front cover of Implosion

This is a detailed and extremely well-informed study of India’s growth and development. Very early in the book (p. 2), the author comments that ‘the country as a whole is failing and, in so doing, has lost the drive of fast economic growth that it enjoyed in the first decade of this century’. A little later he refers to the fact that India ‘has its own form of logic and many contradictions so that virtually everything and its opposite are true’ (p. 7).

The author states that in recent years there have been dramatic and extensive project failures that have compounded India’s traditional crab-like approach to decision-making and execution. The best-documented and most shaming events were the Commonwealth Games preparations in 2010, and a day in July 2012 when power supplies to half of India’s population were cut for up to eleven hours – said to be a world record (p. 49). The failings of successive governments, he notes, have led ‘to the development of judicial activism, where courts intervene in the running of the country’ (p. 51).

Elliott refers to vested interests in life as it is, and a strong resistance to change (p. 59). He notes, however, success stories, for example the metro, which ‘has done more to develop Delhi than any other initiative, opening up new areas and changing society and working patterns’ (p. 76). Reforms in 1991, he declares, opened up possibilities that had not existed for young, and older, Indians ‘to branch out into new lifestyles, entrepreneurial adventures and careers’ (p. 111).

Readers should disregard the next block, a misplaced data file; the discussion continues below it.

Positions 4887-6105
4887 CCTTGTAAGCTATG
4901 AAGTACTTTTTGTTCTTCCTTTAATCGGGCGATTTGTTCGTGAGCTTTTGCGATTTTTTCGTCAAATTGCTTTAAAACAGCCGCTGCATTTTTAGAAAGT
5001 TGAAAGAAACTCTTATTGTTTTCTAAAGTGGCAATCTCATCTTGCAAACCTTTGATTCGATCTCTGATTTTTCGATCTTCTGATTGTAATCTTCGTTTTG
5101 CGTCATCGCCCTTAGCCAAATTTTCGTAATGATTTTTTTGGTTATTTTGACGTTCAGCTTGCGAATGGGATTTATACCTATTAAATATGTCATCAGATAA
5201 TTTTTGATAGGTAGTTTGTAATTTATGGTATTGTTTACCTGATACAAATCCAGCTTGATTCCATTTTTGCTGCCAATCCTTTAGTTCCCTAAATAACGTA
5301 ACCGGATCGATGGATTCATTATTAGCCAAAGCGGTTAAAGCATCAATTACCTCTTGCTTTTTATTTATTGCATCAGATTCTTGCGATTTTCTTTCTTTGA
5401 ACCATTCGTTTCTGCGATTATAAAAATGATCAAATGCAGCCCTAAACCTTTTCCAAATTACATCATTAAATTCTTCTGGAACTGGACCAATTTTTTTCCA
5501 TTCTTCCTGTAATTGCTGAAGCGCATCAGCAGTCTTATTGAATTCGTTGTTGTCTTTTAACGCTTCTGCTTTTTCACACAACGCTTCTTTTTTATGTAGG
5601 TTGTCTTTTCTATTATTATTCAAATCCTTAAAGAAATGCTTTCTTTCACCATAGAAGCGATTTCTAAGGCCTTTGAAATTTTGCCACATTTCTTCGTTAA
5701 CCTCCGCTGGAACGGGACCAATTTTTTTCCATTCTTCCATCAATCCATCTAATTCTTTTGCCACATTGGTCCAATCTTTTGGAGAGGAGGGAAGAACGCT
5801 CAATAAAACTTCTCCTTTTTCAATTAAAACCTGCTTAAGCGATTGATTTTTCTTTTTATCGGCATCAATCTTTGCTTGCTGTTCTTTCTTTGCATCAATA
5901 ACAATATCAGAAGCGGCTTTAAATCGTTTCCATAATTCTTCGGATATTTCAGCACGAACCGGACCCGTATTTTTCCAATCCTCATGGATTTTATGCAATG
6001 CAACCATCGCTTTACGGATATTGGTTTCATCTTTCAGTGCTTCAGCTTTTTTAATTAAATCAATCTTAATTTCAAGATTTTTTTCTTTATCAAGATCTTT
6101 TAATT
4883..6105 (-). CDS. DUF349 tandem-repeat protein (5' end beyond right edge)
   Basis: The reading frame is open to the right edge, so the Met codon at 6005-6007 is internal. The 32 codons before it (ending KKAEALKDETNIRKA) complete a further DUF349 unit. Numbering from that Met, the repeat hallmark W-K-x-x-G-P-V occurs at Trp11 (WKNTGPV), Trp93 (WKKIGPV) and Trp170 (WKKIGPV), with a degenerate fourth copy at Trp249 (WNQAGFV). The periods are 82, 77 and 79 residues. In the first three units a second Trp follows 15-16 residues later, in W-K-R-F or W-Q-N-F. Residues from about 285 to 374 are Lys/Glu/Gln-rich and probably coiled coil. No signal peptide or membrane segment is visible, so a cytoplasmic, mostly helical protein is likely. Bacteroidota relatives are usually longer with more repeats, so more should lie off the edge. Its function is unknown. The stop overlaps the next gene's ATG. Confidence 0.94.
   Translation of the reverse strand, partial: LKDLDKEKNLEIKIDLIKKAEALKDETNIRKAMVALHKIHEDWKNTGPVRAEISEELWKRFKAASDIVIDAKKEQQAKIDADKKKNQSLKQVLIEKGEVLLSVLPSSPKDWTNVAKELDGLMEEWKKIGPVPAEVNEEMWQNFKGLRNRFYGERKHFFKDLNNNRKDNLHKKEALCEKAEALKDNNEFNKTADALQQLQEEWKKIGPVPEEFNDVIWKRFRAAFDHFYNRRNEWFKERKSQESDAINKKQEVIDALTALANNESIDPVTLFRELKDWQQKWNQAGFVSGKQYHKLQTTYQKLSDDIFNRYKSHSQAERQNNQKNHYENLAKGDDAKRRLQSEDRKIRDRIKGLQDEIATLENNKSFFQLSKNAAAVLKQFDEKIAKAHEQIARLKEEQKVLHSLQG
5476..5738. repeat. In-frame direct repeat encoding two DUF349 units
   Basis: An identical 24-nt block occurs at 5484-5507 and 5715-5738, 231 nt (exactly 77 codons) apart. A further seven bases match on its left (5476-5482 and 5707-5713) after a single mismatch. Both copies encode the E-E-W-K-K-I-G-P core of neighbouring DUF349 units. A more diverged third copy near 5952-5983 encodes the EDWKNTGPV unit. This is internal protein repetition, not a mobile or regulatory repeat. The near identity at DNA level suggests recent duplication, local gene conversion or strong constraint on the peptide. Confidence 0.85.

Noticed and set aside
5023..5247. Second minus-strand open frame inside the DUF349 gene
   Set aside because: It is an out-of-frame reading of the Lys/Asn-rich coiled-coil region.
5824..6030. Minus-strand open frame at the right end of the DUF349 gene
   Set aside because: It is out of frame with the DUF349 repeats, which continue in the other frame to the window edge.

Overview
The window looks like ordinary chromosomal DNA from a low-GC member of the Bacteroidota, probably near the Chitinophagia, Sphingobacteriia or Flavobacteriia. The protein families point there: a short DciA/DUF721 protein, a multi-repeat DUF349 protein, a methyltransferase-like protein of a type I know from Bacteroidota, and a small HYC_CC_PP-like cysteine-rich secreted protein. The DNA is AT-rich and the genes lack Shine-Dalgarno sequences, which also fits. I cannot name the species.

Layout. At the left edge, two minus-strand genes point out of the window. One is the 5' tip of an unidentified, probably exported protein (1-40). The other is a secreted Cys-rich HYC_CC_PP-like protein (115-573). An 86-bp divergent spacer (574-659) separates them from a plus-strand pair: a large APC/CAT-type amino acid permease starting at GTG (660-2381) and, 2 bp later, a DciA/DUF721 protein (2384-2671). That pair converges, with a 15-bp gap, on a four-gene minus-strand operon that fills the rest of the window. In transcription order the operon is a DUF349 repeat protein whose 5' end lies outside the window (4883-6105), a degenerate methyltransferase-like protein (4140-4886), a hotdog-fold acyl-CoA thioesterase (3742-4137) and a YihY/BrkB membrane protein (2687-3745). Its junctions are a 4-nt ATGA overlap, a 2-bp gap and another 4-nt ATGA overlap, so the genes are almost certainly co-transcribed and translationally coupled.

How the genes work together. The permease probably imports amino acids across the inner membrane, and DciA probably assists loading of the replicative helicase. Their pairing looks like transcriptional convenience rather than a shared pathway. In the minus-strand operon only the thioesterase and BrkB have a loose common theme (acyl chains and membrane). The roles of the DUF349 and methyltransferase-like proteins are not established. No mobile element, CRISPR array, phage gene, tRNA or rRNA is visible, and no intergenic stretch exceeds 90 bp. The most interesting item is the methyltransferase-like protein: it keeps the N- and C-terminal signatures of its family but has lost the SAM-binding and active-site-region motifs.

Information technology has played a special role because ‘it brought a much-needed “can do” confidence in the early 2000s to the business sector that had been bedevilled by India’s image of poor-quality production . . . .call centres have become stepping stones to urban success for young people who may otherwise have been stuck in their villages for life’ (p. 118).

The author comments that in India women are often treated with disdain (p. 144). He also notes that ‘in some of the worst excesses of India’s often vicious caste system’ so-called honour killings take place (p. 148). He is critical of the Gandhi family’s ‘automatic role at the top of the dynasty’ (p. 253).

Following a reference, later in the book, by Jawaharlal Nehru, to Hyderabad as‘a microcosm of Indian culture’ (p. 335), he comments that now the city ‘has become a symbol of what is wrong with India. It embraces dynastic political ambitions based on personal greed and the lauding of companies that have grown fat on fraudulent land and other deals’ (p. 335). He comments that old traditions and attitudes have been swept aside ‘in the rush for instant riches’ (p. 338).

In a chapter on ‘Uncertain Convictions,’ the author comments that it is not enough for India to stay silent. ‘With its depth of experience in international issues such as terrorism, religious fundamentalism, poverty and climate change, it needs to make its voice heard with reasoned argument and leadership. Only then, with the world welcoming a new, strong, independent voice, will it gradually win the international recognition and status that it craves’ (p. 390). There is discussion of India’s relations with China, and with Pakistan. There is also discussion of a, new, relationship with the United States of America, which the author describes as ‘a positive development – provided India maintains its independence as a friend and occasional partner, but not an ally’ (p. 442).

Many other issues are looked at, including a failure to improve the country’s defence and armed forces. There is, however, important recognition of the government’s main success in the broad area of the economy: ‘to introduce more formal structures that began to reduce the informal, corrupt tangle of systems and regulations’ (p. 489).

As I noted at the beginning of this review, the book is extremely thorough and well informed. I have to comment, however, that it is a hard read. There are numerous – far too many – quotations, and far too many footnotes. That said, reading it is worth the effort.

Bill Kirkman, Wolfson College, Cambridge.

Implosion: India’s Tryst with Reality, by John Elliott, India, Thomson Press (India) Ltd, 2019.